One of the legs can be removed and used in conjunction with the centre column as a monopod. There are only two lockable leg angles instead of the usual three, but it’s still a worthwhile feature. There’s neither a pivot function nor a secondary short centre column supplied with the tripod. But on the plus side, you do get a set of interchangeable metal spikes and rubber pads, along with a high-quality padded soft case.
The nicely engineered ball head has independent friction control and a pan-only release. It’s almost identical to the impressive Benro B1 head in looks and performance. Meanwhile, twist-action leg section clamps are quick to release and tighten – which is just as well, because there are 12 of them in total. Overall, the GlobeTrotter is a smart buy for anyone who wants a ‘full-sized’ tripod that packs away really small.
The Leo is no ordinary tripod. It folds down to just 35cm in length, but opens out to offer a maximum height of 146cm and a huge payload capacity of 30kg. It has a detachable monopod leg which can also be used as a microphone or camera boom, a Tri Mount system for adding accessories and an innovative two-section center column. You can buy the legs on their own but we’d recommend getting it as a kit with 3 Legged Thing’s new and improve AirHed Pro Lever ball head. We love (we LOVE) the optional Vanz kit, a set of three replacement feet/legs. You unscrew the regular legs and screw these in to get the toughest, gnarliest table-top mini tripod you've ever seen. The Leo 2 is not the smallest travel tripod you can get, and not the cheapest, but its ratio of folded length to maximum height, combined with its all-round versatility, make it one of the best.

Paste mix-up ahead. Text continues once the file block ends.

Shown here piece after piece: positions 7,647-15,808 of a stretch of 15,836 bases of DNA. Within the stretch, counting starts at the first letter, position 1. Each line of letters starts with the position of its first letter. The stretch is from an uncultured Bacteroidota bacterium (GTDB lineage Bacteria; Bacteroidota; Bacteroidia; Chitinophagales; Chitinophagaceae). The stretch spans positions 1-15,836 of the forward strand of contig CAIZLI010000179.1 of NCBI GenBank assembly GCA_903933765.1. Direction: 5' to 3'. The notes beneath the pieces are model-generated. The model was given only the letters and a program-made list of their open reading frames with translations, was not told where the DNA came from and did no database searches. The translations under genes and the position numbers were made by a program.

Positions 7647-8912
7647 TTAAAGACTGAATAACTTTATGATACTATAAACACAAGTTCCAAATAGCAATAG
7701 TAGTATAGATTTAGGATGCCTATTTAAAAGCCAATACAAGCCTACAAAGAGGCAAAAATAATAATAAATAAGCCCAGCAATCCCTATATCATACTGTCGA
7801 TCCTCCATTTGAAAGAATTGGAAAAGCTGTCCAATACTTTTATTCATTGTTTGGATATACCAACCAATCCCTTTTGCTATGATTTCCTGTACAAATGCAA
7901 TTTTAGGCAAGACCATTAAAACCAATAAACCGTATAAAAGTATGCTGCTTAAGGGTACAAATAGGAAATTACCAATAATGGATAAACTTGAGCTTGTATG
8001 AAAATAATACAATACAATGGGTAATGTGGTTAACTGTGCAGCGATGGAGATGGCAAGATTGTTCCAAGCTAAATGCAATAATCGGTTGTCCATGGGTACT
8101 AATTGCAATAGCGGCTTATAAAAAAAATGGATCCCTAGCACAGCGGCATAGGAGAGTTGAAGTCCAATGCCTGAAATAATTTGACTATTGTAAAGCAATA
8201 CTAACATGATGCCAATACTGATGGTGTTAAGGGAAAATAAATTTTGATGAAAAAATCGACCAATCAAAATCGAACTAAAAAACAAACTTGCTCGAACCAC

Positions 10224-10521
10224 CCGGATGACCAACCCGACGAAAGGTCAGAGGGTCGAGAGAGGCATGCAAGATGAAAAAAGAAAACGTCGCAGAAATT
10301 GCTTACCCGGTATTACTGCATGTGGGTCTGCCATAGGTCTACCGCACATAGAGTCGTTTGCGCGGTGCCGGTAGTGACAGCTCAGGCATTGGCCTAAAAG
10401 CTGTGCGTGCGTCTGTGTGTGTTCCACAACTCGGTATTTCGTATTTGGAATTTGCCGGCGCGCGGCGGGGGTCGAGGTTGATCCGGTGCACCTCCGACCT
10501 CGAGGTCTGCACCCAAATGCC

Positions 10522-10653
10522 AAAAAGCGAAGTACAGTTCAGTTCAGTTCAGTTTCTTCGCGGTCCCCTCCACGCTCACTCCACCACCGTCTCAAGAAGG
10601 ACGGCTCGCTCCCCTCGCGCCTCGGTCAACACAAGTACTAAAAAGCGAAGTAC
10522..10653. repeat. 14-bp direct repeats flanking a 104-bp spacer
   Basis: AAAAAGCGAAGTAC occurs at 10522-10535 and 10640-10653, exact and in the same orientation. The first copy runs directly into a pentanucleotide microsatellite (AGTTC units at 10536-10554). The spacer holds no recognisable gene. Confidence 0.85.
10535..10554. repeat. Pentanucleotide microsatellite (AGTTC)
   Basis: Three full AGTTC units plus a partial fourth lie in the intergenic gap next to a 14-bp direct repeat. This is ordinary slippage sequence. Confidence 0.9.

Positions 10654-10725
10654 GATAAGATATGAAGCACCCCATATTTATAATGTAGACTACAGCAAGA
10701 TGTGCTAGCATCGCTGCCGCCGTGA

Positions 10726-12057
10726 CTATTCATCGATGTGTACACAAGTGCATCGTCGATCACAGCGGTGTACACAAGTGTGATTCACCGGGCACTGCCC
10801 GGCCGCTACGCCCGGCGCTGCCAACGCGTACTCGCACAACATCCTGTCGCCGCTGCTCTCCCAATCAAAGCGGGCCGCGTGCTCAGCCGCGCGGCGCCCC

Benro has designed some increasingly innovative, exotic and diverse tripods over recent years – but this isn’t one of them. The idea behind the Mach3 is to keep things simple, combining a conventional feature set with high-grade materials. As such, the legs don’t swing up for compact storage, which is a fundamental difference from the Benro Travel Angel (number four in this list). And this TMA28AHD2A kit comes with a 3-way head, but a TMA28AB2 kit is also available, with Benro’s B2 ball head.